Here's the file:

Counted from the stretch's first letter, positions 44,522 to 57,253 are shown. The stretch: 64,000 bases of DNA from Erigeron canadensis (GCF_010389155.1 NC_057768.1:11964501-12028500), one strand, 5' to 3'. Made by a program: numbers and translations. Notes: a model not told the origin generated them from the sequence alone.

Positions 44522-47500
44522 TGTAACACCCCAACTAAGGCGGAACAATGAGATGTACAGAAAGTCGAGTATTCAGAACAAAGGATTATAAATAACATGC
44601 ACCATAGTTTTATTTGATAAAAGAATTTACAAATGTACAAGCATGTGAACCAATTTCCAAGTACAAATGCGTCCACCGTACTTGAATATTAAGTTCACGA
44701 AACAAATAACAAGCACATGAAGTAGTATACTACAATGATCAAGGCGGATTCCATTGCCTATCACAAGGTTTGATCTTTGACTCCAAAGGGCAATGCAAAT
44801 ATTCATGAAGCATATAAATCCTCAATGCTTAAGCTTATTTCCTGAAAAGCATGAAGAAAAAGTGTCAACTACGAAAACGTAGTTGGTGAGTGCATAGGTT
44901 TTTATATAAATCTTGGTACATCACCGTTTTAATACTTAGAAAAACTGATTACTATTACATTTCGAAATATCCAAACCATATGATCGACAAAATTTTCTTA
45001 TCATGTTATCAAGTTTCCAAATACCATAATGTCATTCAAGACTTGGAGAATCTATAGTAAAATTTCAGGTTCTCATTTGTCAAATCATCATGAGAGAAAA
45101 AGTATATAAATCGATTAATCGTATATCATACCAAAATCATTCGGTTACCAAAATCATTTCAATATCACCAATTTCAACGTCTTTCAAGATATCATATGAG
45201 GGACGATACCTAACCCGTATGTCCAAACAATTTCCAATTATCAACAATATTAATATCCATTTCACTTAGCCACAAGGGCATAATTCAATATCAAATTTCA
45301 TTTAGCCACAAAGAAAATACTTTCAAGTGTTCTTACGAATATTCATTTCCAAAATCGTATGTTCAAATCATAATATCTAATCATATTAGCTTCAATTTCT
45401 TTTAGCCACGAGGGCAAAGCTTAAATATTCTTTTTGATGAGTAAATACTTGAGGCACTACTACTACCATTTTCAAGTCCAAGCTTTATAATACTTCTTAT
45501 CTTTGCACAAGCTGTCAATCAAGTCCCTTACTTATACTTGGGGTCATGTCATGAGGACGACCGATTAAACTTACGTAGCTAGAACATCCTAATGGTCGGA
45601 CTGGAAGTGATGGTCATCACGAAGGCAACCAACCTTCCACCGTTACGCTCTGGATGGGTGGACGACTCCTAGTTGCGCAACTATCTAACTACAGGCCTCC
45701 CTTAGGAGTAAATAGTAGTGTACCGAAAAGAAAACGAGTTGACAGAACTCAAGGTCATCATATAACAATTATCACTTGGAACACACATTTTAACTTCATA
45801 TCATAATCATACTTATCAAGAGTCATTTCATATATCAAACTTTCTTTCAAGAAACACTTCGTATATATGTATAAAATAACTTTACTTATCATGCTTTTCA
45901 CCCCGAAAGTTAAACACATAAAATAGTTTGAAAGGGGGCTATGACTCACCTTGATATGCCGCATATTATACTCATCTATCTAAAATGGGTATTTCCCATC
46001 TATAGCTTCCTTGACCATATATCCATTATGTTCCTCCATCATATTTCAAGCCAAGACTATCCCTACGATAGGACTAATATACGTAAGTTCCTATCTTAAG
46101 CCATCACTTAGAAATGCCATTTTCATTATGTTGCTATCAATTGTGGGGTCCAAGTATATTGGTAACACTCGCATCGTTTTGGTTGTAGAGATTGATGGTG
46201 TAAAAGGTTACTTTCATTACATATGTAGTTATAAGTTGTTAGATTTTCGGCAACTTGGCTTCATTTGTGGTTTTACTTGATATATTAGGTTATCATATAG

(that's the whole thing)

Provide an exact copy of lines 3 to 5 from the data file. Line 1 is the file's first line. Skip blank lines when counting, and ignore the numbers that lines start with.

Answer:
44522 TGTAACACCCCAACTAAGGCGGAACAATGAGATGTACAGAAAGTCGAGTATTCAGAACAAAGGATTATAAATAACATGC
44601 ACCATAGTTTTATTTGATAAAAGAATTTACAAATGTACAAGCATGTGAACCAATTTCCAAGTACAAATGCGTCCACCGTACTTGAATATTAAGTTCACGA
44701 AACAAATAACAAGCACATGAAGTAGTATACTACAATGATCAAGGCGGATTCCATTGCCTATCACAAGGTTTGATCTTTGACTCCAAAGGGCAATGCAAAT